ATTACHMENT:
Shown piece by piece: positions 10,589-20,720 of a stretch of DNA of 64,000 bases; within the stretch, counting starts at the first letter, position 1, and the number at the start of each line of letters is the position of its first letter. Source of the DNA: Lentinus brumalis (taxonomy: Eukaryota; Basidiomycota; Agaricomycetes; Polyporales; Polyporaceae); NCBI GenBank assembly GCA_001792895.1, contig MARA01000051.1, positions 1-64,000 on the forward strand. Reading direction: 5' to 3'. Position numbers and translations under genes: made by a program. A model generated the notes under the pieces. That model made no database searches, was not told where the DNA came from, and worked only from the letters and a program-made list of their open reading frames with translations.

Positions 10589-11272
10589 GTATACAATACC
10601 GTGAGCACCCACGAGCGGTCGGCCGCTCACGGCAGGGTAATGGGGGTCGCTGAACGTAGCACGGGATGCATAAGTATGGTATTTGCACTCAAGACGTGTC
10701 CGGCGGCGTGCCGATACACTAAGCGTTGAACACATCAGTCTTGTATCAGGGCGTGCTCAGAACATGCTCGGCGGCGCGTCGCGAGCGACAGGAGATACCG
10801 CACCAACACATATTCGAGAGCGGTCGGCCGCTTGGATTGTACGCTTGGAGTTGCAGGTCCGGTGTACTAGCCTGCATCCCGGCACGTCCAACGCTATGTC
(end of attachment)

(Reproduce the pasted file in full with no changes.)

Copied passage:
Shown piece by piece: positions 10,589-20,720 of a stretch of DNA of 64,000 bases; within the stretch, counting starts at the first letter, position 1, and the number at the start of each line of letters is the position of its first letter. Source of the DNA: Lentinus brumalis (taxonomy: Eukaryota; Basidiomycota; Agaricomycetes; Polyporales; Polyporaceae); NCBI GenBank assembly GCA_001792895.1, contig MARA01000051.1, positions 1-64,000 on the forward strand. Reading direction: 5' to 3'. Position numbers and translations under genes: made by a program. A model generated the notes under the pieces. That model made no database searches, was not told where the DNA came from, and worked only from the letters and a program-made list of their open reading frames with translations.

Positions 10589-11272
10589 GTATACAATACC
10601 GTGAGCACCCACGAGCGGTCGGCCGCTCACGGCAGGGTAATGGGGGTCGCTGAACGTAGCACGGGATGCATAAGTATGGTATTTGCACTCAAGACGTGTC
10701 CGGCGGCGTGCCGATACACTAAGCGTTGAACACATCAGTCTTGTATCAGGGCGTGCTCAGAACATGCTCGGCGGCGCGTCGCGAGCGACAGGAGATACCG
10801 CACCAACACATATTCGAGAGCGGTCGGCCGCTTGGATTGTACGCTTGGAGTTGCAGGTCCGGTGTACTAGCCTGCATCCCGGCACGTCCAACGCTATGTC